Powerlessness. Helplessness. What can you do? I’ve been writing about the feeling and how people respond to it lately, trying to get at the root of what people don’t really talk about when they dance their way around the issues of the day. Little did I realize that events would conspire to make me feel terrible for even bringing it up.
Yesterday’s earthquake in Haiti is almost certainly going to be one of the worst natural disasters of our lifetime. It may seem like just another far away place, another poor nation that always seems to be on the receiving end of history. I’ve long known just enough about Haiti to feel as though I was watching it all unfold from a distance barely safe enough.
I was a kid in Miami, and I had a few friends who were from Haiti. I’m not sure what happened to Maurice or Jacque, as I lost touch with so many people as I moved on in life. I got to know just enough about them to hear stories about terrible poverty and what it means to be on the run from the Ton-Tons Macoutes, but I never knew what to make of the stories. Yeah, yeah, yeah.
We had a project when I was in High School where we studied how garbage could be turned into methane, more or less natural gas, to be used as a fuel for cooking and perhaps industrial processes. The goal was to provide a simple system that could be used in Haiti, an island stripped of wood long ago by the desperate population. We were able to make it work, but I never knew what was done with the system. Yeah, yeah, yeah.
There was a morning when a boatload of Haitians capsized off the coast, and our Boy Scout troop happened to be camping nearby. We were drawn to the beach by the sight of Palm Beach County Sherrif’s disco lights blazing, only to be told it was just another incident of “Black Tide”. There was nothing anyone could do but stack the bodies up like a scene from “Roots”. Yeah, yeah, yeah.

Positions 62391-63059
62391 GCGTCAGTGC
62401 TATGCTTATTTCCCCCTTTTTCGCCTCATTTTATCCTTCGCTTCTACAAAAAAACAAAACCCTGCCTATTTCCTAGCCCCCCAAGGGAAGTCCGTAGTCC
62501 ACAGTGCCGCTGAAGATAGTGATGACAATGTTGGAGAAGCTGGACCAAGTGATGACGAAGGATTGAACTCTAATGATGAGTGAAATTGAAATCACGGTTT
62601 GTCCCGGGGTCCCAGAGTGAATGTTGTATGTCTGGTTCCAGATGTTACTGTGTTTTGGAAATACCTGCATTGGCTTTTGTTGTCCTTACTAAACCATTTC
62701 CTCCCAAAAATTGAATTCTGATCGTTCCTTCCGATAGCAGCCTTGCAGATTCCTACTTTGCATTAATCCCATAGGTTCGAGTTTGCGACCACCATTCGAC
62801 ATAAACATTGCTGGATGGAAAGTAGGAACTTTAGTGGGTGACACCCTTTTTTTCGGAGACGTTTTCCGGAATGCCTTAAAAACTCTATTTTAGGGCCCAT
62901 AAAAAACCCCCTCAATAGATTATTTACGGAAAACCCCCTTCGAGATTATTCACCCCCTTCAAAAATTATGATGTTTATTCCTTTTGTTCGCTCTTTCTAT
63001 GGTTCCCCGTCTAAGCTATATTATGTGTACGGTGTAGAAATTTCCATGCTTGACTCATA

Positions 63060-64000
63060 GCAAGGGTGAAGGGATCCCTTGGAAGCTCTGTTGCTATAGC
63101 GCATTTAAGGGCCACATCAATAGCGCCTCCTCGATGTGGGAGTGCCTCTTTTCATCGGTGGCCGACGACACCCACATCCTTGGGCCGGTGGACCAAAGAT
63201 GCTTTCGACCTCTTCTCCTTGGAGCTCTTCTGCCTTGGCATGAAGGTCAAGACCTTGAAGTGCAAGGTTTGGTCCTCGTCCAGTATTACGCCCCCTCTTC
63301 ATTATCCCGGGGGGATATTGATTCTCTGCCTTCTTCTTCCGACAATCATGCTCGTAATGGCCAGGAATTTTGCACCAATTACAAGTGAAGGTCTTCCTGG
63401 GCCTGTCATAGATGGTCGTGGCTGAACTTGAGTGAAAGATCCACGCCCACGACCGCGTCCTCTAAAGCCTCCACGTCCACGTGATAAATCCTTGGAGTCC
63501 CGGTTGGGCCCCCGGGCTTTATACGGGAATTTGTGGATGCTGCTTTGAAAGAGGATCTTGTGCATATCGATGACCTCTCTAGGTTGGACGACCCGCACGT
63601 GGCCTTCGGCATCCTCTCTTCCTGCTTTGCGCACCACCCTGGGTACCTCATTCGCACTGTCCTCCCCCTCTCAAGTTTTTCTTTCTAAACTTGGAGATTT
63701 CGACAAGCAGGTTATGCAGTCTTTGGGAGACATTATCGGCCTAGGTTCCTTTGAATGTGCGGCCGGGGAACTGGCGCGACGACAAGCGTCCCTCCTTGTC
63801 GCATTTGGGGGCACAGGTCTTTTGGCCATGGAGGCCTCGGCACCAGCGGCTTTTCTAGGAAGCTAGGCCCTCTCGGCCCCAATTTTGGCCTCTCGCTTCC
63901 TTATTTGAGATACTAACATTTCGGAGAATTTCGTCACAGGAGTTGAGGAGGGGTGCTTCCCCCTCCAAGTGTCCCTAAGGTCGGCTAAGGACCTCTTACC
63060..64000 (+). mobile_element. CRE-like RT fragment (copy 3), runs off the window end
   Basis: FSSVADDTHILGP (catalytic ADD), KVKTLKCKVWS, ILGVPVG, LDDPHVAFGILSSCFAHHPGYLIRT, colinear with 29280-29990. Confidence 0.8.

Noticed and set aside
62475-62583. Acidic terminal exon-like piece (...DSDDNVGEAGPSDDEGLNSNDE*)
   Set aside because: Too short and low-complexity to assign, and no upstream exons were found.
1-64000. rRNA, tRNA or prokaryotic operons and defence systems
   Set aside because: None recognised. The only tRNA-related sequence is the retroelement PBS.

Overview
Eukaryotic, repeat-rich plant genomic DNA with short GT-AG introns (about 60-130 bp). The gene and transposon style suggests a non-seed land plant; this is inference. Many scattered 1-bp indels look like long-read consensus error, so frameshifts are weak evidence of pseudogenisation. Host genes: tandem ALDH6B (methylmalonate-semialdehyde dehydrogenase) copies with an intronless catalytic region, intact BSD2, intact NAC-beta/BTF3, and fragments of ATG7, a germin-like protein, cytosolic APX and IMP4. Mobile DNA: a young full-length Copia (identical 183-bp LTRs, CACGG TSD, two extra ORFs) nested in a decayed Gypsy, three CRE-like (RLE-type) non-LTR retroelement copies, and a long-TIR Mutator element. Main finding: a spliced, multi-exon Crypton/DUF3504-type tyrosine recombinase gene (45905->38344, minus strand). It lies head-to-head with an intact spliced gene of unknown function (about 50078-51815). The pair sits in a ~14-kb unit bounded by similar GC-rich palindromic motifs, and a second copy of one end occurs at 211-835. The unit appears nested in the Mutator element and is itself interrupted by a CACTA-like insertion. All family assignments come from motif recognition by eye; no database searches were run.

I could count on that bored voice on the intercom in Miami Airport that always told me I was home by reciting messages in one continuous bored voice, moving without care between English and Spanish. One time when I went to let the sureness of it wash over me and tell me I was home, another voice came on the intercom – in Creole French. Home was telling me something I certainly couldn’t understand. Yeah, yeah, yeah.
When I counted transformers and connections for Florida Power & Light in Lemon City, it took me a while to realize why people seemed to run away from me. I had to realize what a white guy in a white shirt carrying a clipboard might mean to people who were never sure just who might be after them for the simple acts of getting by and surviving. I learned to just do my job and smile as earnestly as if I really meant it. Yeah, yeah, yeah.
When the earth moves there is nothing any of us can do. We’re all powerless when our terribly small size has to stand up to the motion of something as big as the Caribbean Plate. There are other times when events conspire to make us feel even smaller, telling us just enough of the story that we have to fill in the details with our imagination.
I’d like to think that I learned how to face powerlessness with the dignity and stoicism written on the soul of every Haitian I’ve ever seen, but I know that’s not quite true. What I can tell you is that as surely as low measures high and black colors white, I have gotten a tiny clue about what it means to be truly powerless.
At the very least, I have almost no tolerance for whining and self-pity that accommodates a lot of what passes for politics in the USofA. If I seem harsh from time to time, please forgive me. I do know better – a lot better than I often let on. I learned it from a distance just safe enough that I could exercise my own cowardice and not become too terribly involved. But if you want to know something about what it means to be powerless and still be alive, get to know Haiti. They have a lot to teach us all, if we’re willing to learn it.